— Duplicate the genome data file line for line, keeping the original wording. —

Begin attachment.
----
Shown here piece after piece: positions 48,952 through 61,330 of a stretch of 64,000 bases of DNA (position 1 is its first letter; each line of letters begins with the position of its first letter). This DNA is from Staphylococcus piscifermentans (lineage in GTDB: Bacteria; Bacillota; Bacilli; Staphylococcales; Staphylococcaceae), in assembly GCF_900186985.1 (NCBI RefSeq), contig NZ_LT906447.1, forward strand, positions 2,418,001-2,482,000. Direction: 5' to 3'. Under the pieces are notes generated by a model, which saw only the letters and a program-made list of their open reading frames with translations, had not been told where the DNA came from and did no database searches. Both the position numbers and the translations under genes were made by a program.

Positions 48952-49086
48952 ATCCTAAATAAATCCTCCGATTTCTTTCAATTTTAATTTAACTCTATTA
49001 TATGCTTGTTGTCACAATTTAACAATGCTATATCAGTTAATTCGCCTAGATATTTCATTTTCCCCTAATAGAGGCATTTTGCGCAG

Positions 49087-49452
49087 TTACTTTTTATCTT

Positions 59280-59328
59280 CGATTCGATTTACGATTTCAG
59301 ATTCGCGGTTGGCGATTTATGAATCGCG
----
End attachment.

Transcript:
Shown here piece after piece: positions 48,952 through 61,330 of a stretch of 64,000 bases of DNA (position 1 is its first letter; each line of letters begins with the position of its first letter). This DNA is from Staphylococcus piscifermentans (lineage in GTDB: Bacteria; Bacillota; Bacilli; Staphylococcales; Staphylococcaceae), in assembly GCF_900186985.1 (NCBI RefSeq), contig NZ_LT906447.1, forward strand, positions 2,418,001-2,482,000. Direction: 5' to 3'. Under the pieces are notes generated by a model, which saw only the letters and a program-made list of their open reading frames with translations, had not been told where the DNA came from and did no database searches. Both the position numbers and the translations under genes were made by a program.

Positions 48952-49086
48952 ATCCTAAATAAATCCTCCGATTTCTTTCAATTTTAATTTAACTCTATTA
49001 TATGCTTGTTGTCACAATTTAACAATGCTATATCAGTTAATTCGCCTAGATATTTCATTTTCCCCTAATAGAGGCATTTTGCGCAG

Positions 49087-49452
49087 TTACTTTTTATCTT

Positions 59280-59328
59280 CGATTCGATTTACGATTTCAG
59301 ATTCGCGGTTGGCGATTTATGAATCGCG